Proteas need a mir­a­cle to get ahead against Eng­land in test

CityPress - - Sport - SIMNIKIWE XABANISA sports@city­press.co.za

Af­ter a tour of Eng­land char­ac­terised by de­feat thus far in the one-day in­ter­na­tion­als, T20s and the ICC Cham­pi­ons Tro­phy, the Proteas got off to a none too promis­ing start in this week’s test se­ries at Lord’s.

Having al­lowed Eng­land to get off to a healthy start to the test (458 all out), Rus­sell Domingo’s men – who went into the game with­out reg­u­lar cap­tain Faf du Plessis – find them­selves with their backs to the wall with two days left in the game.

With Eng­land on 119/1 in the sec­ond in­nings, a lead of 216 with nine wick­ets re­main­ing af­ter dis­miss­ing the vis­i­tors for 361, it would ap­pear the best South Africa can hope for from this match is a draw, de­spite a spir­ited re­sponse to Eng­land’s first in­nings to­tal.

Af­ter wak­ing up to the knowl­edge that fast bowler Kag­iso Rabada would be banned for the sec­ond test at Trent Bridge for mouthing off at Ben Stokes af­ter dis­miss­ing him, the Proteas had to deal with all­rounder Ver­non Phi­lan­der not be­ing able to bowl for the ini­tial part of Eng­land’s sec­ond in­nings.

This was af­ter he was struck in the hand by James An­der­son while bat­ting to his half cen­tury ear­lier in the day. While X-rays re­vealed just bruis­ing, as op­posed to a frac­ture, it still meant he bowled none of the 51 overs sent down by his team-mates.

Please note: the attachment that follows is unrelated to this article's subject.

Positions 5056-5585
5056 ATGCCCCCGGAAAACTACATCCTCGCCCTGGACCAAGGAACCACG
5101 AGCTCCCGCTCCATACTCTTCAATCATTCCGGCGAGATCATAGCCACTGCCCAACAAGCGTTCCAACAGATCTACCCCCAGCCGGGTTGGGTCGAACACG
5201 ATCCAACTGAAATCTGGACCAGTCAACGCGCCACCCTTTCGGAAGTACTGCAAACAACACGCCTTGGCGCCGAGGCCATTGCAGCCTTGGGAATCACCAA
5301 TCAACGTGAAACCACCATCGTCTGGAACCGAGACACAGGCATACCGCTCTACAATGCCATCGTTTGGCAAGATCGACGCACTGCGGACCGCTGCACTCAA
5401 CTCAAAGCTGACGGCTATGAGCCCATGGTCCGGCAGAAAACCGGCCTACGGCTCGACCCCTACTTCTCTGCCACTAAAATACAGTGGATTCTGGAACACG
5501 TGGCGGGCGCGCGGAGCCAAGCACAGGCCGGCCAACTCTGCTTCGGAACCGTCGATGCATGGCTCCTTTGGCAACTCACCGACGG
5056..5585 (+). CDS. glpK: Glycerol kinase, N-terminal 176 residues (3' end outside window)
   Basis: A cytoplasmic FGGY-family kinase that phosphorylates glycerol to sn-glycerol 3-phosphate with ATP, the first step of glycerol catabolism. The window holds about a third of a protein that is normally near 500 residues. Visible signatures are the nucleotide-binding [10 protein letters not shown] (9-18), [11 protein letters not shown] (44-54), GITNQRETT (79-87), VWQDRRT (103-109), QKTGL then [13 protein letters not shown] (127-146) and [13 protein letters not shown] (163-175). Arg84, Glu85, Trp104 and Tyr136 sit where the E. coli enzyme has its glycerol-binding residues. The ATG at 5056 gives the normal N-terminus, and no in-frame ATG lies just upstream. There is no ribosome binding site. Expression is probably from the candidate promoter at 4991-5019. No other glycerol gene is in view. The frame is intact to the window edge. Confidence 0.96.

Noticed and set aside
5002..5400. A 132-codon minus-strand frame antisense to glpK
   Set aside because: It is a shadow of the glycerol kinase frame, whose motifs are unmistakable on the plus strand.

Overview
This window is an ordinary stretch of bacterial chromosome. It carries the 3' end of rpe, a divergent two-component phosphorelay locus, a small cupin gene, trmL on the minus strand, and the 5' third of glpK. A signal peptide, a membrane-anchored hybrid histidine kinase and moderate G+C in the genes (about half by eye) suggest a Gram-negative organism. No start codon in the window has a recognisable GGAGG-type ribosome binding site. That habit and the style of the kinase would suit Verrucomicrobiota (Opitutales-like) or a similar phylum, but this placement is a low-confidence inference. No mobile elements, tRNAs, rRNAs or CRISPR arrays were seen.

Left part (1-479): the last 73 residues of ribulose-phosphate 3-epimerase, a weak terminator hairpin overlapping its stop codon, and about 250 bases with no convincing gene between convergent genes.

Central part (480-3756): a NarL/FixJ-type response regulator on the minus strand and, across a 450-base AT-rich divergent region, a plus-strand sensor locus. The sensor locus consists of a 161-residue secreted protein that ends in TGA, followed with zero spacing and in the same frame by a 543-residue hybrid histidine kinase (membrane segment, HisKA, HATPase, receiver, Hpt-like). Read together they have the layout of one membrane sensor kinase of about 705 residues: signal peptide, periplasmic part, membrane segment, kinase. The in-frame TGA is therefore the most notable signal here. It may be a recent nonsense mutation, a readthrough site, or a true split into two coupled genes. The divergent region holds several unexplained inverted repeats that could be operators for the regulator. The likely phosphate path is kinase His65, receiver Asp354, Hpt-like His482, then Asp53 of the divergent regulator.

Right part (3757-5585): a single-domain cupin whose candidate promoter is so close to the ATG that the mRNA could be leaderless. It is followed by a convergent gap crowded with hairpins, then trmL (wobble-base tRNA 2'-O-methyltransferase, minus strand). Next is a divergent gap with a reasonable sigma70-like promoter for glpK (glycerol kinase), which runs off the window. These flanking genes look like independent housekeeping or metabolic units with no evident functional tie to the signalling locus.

This al­lowed the lead, which was 97 when the Proteas were bowled out, to bal­loon to more than 200.

The Proteas need his skill as they look for the kind of luck that bor­ders on mirac­u­lous to turn this one around.

For all its gutsi­ness, the Proteas’ re­sponse was un­der­mined by a fail­ure by bats­men to kick on if the four un­con­verted half-cen­turies in the in­nings – Dean El­gar (54), Temba Bavuma (59), Quin­ton de Kock (51) and Phi­lan­der (52) – were any­thing to go by.

While not many would have ex­pected all­rounder Phi­lan­der, who must love the ground be­cause he gen­er­ally gets runs and wick­ets there, to con­vert his 50, that cer­tainly would be the case with the other three.

This is es­pe­cially so in the case of Bavuma and De Kock, who were re­spec­tively au­thor­i­ta­tive and bel­liger­ent enough to sug­gest a big knock was on the cards for ei­ther.

Bavuma looked com­fort­able in a typ­i­cal rear-guard ac­tion in­nings and De Kock, whose 51 came off 37 balls (10 fours), bat­ted with the kind of free­dom that gave no hint to the fact that the dry pitch had be­come un­even.

Sim­ply put, for the South Africans they had no Joe Root (190) to the Ben Stoke­ses (56), Moeen Alis (87) and Stu­art Broad­ses (57) with that one big score to un­der­pin the in­nings.

But, in all fair­ness to Eng­land, having put the runs on the board (458), they also bowled with great dis­ci­pline, with Ali the pick of the bowlers with his 4/59 – a haul that in­cluded three of the Proteas’ top five bats­men.

PHOTO: PETER CZIBORRA / REUTERS

SPORTS­MAN­SHIP Eng­land’s Joe Root shakes hands with South Africa’s Hashim Amla at the end of the in­nings yes­ter­day

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